The magnitude of 8.9 made it the largest earthquake to hit Japan in recorded history[4] and the seventh largest in the world since records began.[11][12]

Messenger: Eleazar Sent: 3/11/2011 4:14:28 PM

Major Tectonic Boundaries: Subduction Zones -purple, Ridges -red and Transform Faults -green

Messenger: Nazarite I Sent: 3/12/2011 12:05:57 PM

Seems things are going downhill in Japan...

Huge explosion at nuclear plant damaged by the earthquake

Serious times indeed.

Blessed love.

Messenger: Eleazar Sent: 3/12/2011 9:13:01 PM

Yes I,

Serious times. I also heard a man in Northern California was swept out to sea by a Tsunami wave caused by the quake.

I read that they don't think any radiation has escaped, but they won't be completely sure for another few days.

Messenger: Nazarite I Sent: 3/13/2011 1:13:01 AM

Things don't add up when they talk about the radiation. They say no radiation escaped but at the same time they put in a 20km exclusion zone around the plant and start distributing anti-radiation iodine tablets. It could just be precautions and I am no expert but from the pictures I have seen of the explosion, I would be surprised if there wasn't some element of untruth in what I and I are hearing.

And now they are also talking about another reactor at the same plant possibly having gone into meltdown and radiation levels having "risen above permissible limits".

Reactor 3 at Fukushima plant in trouble

The Tsunami wave as well appears to have been devastating. Looking at some of the before and after pictures of some of the towns and the devestation is almost unreal.

I heart and prayers go out to the people suffering there.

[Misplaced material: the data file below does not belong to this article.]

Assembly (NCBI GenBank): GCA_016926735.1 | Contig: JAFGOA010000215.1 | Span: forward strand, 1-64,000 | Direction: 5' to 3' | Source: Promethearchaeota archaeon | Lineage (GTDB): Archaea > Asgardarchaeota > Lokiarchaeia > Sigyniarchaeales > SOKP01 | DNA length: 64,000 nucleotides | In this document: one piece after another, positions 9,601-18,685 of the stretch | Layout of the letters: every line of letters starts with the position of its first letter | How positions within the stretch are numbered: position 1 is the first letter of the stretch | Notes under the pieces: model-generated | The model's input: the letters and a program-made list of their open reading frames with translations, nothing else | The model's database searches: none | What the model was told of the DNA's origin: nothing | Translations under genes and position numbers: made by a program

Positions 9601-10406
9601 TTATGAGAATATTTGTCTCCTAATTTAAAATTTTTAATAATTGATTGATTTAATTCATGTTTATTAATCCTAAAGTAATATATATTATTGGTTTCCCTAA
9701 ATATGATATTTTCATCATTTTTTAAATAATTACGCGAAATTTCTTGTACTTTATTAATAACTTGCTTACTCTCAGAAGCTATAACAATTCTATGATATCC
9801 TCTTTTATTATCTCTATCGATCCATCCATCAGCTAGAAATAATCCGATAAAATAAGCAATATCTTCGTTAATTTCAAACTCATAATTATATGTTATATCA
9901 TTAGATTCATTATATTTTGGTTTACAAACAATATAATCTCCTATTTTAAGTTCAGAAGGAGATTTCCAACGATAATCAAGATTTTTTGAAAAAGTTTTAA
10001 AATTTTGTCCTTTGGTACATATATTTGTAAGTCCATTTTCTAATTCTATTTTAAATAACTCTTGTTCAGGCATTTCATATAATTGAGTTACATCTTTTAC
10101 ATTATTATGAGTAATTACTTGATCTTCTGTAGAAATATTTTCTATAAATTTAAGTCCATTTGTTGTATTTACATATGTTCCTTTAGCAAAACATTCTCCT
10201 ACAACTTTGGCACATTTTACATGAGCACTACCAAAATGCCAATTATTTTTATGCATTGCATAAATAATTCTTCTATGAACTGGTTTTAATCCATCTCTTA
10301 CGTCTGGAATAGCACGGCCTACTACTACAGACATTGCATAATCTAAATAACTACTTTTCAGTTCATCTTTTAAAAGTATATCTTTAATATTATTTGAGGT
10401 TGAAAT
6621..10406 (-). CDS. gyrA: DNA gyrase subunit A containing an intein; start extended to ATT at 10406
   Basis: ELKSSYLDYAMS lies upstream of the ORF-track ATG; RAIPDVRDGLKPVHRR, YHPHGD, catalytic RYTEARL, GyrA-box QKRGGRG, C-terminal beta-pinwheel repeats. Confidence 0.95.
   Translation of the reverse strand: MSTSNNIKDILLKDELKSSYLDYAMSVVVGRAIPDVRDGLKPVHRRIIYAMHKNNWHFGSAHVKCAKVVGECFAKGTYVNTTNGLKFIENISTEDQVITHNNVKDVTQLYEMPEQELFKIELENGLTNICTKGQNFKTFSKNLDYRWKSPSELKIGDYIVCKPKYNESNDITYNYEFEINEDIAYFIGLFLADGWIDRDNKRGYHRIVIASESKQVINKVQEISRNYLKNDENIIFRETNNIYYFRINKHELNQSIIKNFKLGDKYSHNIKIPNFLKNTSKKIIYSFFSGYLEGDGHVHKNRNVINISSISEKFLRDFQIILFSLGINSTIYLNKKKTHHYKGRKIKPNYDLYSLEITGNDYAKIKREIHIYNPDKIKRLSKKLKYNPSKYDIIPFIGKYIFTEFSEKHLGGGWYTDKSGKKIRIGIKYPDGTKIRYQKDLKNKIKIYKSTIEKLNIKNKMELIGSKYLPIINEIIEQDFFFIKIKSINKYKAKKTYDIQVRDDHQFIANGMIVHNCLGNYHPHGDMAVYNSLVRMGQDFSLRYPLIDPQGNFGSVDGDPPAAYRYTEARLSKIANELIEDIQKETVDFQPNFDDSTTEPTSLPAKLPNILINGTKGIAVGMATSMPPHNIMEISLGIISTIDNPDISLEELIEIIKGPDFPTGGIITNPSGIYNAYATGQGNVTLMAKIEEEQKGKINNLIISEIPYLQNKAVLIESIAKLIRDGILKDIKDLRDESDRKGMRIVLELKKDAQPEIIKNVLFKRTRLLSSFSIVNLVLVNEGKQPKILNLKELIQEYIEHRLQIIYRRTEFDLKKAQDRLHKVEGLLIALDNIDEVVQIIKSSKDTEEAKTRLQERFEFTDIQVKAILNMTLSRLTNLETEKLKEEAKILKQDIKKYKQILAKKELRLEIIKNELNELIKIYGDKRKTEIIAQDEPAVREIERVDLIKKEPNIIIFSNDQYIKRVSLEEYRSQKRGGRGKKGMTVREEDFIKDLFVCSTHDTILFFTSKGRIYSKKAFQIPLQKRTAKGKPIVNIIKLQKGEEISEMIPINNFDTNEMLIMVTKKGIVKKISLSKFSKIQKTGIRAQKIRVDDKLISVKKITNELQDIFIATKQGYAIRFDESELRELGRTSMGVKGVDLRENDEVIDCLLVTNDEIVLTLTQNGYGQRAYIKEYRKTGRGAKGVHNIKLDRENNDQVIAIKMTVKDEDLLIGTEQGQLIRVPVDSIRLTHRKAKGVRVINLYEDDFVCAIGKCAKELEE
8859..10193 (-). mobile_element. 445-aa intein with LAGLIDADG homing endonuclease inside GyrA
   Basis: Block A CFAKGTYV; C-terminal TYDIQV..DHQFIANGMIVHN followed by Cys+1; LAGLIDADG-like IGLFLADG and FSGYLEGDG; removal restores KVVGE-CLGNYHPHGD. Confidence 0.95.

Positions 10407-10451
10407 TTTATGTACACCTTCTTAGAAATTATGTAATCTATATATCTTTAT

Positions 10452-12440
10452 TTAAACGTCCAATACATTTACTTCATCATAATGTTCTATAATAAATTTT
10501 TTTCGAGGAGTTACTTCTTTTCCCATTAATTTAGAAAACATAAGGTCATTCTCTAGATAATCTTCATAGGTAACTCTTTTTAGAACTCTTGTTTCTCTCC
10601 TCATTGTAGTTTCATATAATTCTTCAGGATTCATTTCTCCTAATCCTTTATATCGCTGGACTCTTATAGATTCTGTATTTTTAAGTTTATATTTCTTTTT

Blessed love.

Messenger: bredren aaron Sent: 3/14/2011 6:28:04 AM

SOMA, Japan The second hydrogen explosion in three days rocked Japan's stricken Fukushima Dai-ichi nuclear plant Monday, sending a massive column of smoke into the air and wounding 11 workers. Hours later, the U.S. said it had shifted its offshore forces away from the plant after detecting low-level radioactive contamination.

The aircraft carrier USS Ronald Reagan was about 100 miles (160 kilometers) offshore when it detected the radiation, which U.S. officials said was about the same as one month's normal exposure to natural background radiation in the environment.

It was not clear if the radiation had leaked during Monday's explosion. That blast was felt 25 miles (40 kilometers) away, but the plant's operator said radiation levels at the reactor were still within legal limits.

The explosion at the plant's Unit 3, which authorities have been frantically trying to cool after a system failure in the wake of Friday's massive earthquake and tsunami, triggered an order for hundreds of people to stay indoors, said Chief Cabinet Secretary Yukio Edano. The two disasters left at least 10,000 people dead.

Operators knew an explosion was a possibility as they struggled to reduce pressure inside the reactor containment vessel, but apparently felt they had no choice if they wanted to avoid a complete meltdown. In the end, the hydrogen in the released steam mixed with oxygen in the atmosphere and set off the blast.

Tokyo Electric Power Co., which operates the plant, said radiation levels at Unit 3 were well under the levels where a nuclear operator must file a report to the government.

A similar explosion occurred Saturday at the plant's Unit 1, injuring four workers and causing mass evacuations.

Shortly after Monday's explosion, Tokyo Electric warned it had lost the ability to cool Unit 2. Takako Kitajima, a company official, said plant workers were preparing to inject seawater into the unit to cool the reactor, a move that could lead to an explosion there as well.